How It Works

Here is a slideshow on how to build Internet Controllable Christmas lights, a full-color version and a printable version.  Below is an introductory video to get you started!


Setting up Internet control of your lights involves these steps:

  1. Create a variety of xLights animations as multiple playback files

  2. Install Falcon Player onto a Raspberry Pi computer

  3. Configure Falcon Player to be Internet control capable 
    1. Uploading show/sequence files from xLights to Falcon Player
    2. Secure Falcon Player from Internet hackers
    3. Configure Falcon Player to receive commands from the Internet

  4. Setup an outdoor webcam that allows website visitors to see your house lights as they control them

  5. Configure your home Internet router to allows the outside world to contact your Raspberry Pi

  6. Setup a "Dynamic DNS" service so that the Raspberry Pi and webcam can be easily accessed from the Internet

  7. Setup a webpage that allows visitors to send commands to the Raspberry Pi, playing chosen animations


Suppose someone visits your webpage and clicks the "Candy Cane" animation.  Here is what happens:

  1. When the Candy Cane button is clicked, a php file is activated from the webpage.  

  2. This php file activates another php file on your Raspberry Pi (runEventScript.php).  The webpage can "find" your Raspberry Pi through the domain name that you created via Dynamic DNS.  

  3. The runEventScript.php file is used by Falcon Player to execute operating system commands via a "bash script".  In this case, Falcon Player is told to stop whatever animation is was currently playing, then being playing the animation that was chosen by the webpage visitor.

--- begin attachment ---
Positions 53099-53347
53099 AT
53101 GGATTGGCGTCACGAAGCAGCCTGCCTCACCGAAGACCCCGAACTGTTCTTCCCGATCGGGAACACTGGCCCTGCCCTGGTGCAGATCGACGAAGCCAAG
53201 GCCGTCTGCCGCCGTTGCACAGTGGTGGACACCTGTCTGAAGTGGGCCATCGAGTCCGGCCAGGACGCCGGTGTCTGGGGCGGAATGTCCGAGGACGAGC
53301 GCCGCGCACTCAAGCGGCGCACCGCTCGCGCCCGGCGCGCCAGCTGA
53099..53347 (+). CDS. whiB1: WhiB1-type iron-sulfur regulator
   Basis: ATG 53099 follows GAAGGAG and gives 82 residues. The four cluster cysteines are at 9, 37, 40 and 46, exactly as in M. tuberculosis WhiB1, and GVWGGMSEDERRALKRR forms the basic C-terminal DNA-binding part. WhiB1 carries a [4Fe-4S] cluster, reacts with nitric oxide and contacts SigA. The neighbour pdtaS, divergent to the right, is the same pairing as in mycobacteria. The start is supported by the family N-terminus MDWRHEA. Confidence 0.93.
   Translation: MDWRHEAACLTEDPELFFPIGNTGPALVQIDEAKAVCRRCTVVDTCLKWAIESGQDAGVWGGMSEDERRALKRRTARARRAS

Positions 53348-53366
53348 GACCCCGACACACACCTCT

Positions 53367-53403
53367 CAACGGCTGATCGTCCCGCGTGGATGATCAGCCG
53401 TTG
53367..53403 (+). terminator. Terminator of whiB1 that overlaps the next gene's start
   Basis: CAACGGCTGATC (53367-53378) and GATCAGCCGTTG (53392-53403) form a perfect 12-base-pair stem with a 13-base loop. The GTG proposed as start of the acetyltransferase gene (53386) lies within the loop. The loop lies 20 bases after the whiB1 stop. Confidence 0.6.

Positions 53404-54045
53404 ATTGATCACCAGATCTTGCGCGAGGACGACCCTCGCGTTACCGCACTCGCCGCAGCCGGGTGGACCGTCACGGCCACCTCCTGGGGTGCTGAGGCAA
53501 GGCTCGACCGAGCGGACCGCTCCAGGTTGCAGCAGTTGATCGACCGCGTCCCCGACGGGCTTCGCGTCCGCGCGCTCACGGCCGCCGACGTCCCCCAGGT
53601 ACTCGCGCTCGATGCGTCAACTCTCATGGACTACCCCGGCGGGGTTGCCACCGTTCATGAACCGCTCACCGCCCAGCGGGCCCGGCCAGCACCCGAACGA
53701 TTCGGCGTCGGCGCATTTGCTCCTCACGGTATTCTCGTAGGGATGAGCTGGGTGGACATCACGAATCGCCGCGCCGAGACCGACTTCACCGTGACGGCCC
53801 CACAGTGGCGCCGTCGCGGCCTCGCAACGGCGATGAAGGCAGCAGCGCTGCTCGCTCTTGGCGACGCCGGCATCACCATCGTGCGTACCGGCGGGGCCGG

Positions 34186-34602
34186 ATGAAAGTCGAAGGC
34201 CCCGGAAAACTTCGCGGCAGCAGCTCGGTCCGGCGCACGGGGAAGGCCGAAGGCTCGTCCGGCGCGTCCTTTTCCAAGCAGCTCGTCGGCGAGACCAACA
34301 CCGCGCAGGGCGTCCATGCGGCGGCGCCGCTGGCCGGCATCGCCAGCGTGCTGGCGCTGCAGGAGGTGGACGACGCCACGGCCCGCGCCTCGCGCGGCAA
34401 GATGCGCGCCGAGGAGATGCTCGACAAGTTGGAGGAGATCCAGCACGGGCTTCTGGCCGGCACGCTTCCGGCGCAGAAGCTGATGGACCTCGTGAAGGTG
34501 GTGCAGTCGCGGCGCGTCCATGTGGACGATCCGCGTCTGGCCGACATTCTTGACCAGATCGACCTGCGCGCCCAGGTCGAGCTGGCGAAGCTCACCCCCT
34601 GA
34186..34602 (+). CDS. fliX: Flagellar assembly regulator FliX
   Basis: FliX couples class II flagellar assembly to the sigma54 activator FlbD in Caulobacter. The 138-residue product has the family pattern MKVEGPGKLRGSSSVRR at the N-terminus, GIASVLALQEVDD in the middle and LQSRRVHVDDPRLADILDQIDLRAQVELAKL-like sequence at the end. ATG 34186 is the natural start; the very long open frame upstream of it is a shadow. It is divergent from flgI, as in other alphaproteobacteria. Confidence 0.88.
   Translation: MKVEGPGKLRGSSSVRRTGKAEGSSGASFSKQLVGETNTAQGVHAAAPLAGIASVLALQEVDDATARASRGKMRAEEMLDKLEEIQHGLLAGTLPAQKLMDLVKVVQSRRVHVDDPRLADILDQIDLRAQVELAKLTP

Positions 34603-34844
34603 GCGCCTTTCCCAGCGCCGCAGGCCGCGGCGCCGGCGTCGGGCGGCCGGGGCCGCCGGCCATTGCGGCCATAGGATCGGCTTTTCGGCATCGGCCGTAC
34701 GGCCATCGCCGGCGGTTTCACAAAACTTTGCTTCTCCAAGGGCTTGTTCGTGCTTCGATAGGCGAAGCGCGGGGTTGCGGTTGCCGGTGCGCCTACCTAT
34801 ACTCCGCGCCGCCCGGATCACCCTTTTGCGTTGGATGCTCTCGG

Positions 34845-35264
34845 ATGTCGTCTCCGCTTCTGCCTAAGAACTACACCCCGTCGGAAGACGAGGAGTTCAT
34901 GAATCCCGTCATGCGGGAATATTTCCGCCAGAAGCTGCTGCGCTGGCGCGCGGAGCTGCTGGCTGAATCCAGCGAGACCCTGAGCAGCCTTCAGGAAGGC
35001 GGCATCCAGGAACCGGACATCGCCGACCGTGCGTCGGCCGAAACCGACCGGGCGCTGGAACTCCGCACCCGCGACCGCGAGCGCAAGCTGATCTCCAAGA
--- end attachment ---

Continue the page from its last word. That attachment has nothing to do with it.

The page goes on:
4. A video of your webcam is also shown on the webpage so that visitors can view the animation that they chose.  The video feed on the webpage also "finds" your webcam via the domain name setup through Dynamic DNS.


There are two major parts of this "magic".  The first is how Dynamic DNS allows your Raspberry Pi and webcam be "seen" by outside users.  For those technically minded, Falcon Player is "seen" through port 80 from the Dynamic DNS domain name, while port 81 also allows the camera to be "seen", both sharing the same domain name.

The second part is Falcon Player's built-in runEventScript feature that allows outside users to control how Falcon Player functions.  


Last modified on Monday, 05 June 2017 16:58

Leave a comment

More in this category:


Learn how to make computer controlled, affordable, and Internet capable Christmas lights.


See what animated lights (a.k.a. "props") I have made for my Christmas display.

Build It

Step-by-step instructions how to build your own Christmas light display.


Project photos, videos, and news coverage.


FAQs, instructional videos, and community support.

Go to top
JSN Boot template designed by